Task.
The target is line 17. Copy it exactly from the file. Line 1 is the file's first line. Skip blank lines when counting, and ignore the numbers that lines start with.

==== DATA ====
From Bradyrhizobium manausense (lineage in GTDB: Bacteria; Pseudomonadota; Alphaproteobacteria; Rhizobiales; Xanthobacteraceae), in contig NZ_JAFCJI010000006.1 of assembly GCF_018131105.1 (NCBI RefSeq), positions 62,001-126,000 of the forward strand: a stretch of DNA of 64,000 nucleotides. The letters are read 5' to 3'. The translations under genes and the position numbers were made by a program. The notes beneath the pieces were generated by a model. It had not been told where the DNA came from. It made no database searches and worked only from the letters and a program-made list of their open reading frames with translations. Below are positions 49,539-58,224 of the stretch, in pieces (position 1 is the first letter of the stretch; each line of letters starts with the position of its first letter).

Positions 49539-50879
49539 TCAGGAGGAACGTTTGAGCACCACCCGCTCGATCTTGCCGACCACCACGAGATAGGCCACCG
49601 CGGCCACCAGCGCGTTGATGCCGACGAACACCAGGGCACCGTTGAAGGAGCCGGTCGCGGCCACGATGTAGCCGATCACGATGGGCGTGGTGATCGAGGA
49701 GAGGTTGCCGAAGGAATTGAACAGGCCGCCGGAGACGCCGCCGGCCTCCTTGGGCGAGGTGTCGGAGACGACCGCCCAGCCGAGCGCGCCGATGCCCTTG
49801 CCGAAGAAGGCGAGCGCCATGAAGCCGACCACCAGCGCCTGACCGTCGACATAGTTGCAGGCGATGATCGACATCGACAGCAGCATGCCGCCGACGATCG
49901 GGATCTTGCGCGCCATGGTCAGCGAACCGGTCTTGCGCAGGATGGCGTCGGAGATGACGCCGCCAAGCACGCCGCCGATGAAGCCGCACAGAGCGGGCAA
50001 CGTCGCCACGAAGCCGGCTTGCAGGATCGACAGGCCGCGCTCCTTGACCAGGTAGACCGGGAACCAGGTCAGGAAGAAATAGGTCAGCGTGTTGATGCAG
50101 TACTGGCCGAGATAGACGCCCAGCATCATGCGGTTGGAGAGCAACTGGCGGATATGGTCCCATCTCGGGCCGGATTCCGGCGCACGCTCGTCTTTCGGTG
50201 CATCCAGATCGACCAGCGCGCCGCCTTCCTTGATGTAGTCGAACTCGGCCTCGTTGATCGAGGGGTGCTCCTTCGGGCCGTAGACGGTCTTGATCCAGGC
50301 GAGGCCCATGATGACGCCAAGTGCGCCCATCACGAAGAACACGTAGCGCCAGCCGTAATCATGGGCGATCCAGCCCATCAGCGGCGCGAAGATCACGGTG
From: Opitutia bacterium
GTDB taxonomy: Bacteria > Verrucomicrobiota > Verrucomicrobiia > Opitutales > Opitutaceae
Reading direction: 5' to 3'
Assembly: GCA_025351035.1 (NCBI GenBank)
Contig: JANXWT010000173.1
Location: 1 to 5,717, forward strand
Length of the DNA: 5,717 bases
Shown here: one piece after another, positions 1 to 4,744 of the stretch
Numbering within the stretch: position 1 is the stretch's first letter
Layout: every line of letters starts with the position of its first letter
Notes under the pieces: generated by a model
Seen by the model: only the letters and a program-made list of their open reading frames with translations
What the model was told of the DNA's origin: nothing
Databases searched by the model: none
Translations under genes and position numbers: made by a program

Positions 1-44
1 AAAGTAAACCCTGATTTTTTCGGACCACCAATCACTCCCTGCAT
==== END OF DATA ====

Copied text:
Location: 1 to 5,717, forward strand